Puyo Puyo Tetris isn’t exactly new, but you’d be forgiven if you haven’t heard of it. Released for a multitude of platforms back in 2014 in Japan, the quirky puzzle-blender is finally headed to the US on both PS4 and Nintendo Switch. Puzzlers aren’t for everyone, but Puyo Puyo Tetris manages to merge two classic puzzle game titans into one cohesive package, with a generous serving of different modes tacked-on. There’s also a humorous story mode that you’ll probably either love or hate. Let’s get started.
You Don’t Play Tetris?!
Unless you decide to sit through the game’s tutorials off the bat, or dive right into competitive throwdowns with friends, then Puyo Puyo Tetris’ Adventure Mode is likely the first thing you’ll try. If you’re not familiar with either (though it’s hard to imagine not knowing at least Tetris), their basic rules are as follows.
With Tetris, your goal is to strategically place falling blocks and assemble solid rows, at which point they’re eliminated and points are earned. The more times in succession this is achieved, the more points are racked-up via combos, and the rest is history (extended survival before the gamespace is filled being your ultimate goal). With Puyo Puyo, the focus is instead on scoring four-of-a-kind, matching same-color squishy Puyo with each other, and freeing up space in a similar manner, not unlike the 1996 Macintosh title Snood. As you may have guessed, things get hectic when Tetris and Puyo Puyo are merged, yielding a Fusion mode that takes strategy up a notch.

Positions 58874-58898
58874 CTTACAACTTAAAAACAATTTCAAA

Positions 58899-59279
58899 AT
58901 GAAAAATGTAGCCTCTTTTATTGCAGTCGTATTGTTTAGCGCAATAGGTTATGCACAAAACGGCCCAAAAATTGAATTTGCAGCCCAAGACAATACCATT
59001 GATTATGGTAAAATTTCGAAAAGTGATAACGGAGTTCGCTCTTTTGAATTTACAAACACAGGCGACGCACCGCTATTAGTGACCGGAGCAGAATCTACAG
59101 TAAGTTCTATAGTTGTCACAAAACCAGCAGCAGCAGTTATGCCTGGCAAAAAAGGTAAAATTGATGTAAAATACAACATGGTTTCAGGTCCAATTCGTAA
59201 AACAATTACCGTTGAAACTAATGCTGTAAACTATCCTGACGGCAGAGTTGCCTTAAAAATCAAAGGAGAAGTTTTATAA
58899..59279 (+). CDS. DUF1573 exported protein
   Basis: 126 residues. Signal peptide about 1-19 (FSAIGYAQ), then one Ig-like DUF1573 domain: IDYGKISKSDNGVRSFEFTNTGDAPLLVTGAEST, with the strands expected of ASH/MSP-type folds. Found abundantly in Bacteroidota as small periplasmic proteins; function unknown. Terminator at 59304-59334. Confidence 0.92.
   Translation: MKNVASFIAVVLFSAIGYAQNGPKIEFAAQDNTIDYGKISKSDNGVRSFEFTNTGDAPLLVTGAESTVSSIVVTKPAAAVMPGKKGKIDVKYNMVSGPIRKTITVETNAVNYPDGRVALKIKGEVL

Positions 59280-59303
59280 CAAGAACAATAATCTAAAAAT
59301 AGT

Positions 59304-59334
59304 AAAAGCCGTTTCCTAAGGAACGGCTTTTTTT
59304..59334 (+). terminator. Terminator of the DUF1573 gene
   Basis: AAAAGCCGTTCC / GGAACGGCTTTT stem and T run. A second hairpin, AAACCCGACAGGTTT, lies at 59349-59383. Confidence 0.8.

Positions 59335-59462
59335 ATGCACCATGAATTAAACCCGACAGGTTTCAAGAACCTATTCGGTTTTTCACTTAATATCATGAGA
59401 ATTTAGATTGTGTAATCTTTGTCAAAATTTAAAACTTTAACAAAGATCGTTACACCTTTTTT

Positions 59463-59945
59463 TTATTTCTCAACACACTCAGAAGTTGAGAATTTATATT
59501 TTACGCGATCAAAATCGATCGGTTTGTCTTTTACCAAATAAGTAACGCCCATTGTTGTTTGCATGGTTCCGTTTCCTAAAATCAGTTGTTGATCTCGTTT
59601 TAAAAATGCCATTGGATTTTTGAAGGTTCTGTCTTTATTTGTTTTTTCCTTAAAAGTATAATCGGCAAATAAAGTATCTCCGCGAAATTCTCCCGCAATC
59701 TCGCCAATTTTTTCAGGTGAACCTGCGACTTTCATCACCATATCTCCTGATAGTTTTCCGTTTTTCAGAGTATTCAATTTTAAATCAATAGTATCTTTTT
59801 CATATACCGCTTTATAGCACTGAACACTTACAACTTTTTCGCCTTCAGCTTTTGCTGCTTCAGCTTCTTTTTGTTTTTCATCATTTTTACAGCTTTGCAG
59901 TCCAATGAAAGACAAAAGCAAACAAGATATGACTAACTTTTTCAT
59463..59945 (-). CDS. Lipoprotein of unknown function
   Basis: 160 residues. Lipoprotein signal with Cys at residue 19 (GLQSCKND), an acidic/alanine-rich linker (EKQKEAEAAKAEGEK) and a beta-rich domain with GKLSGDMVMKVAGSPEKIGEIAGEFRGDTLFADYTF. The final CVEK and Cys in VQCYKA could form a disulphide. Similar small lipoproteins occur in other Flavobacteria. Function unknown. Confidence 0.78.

The Adventure mode is instantly amusing, and if you’re a fan of visual novels that don’t take themselves too seriously, wacky anime, or the silly tales that accompany fighting games like Aquapazza, then you’ll surely be right at home. Characters are voice acted (you’ll recognize half the cast almost immediately), and the plot centers on Puyo Puyo battlers being mysteriously transported to outer space (possibly another dimension), where they meet crew members who play Tetris instead of Puyo Puyo. Riveting, I know.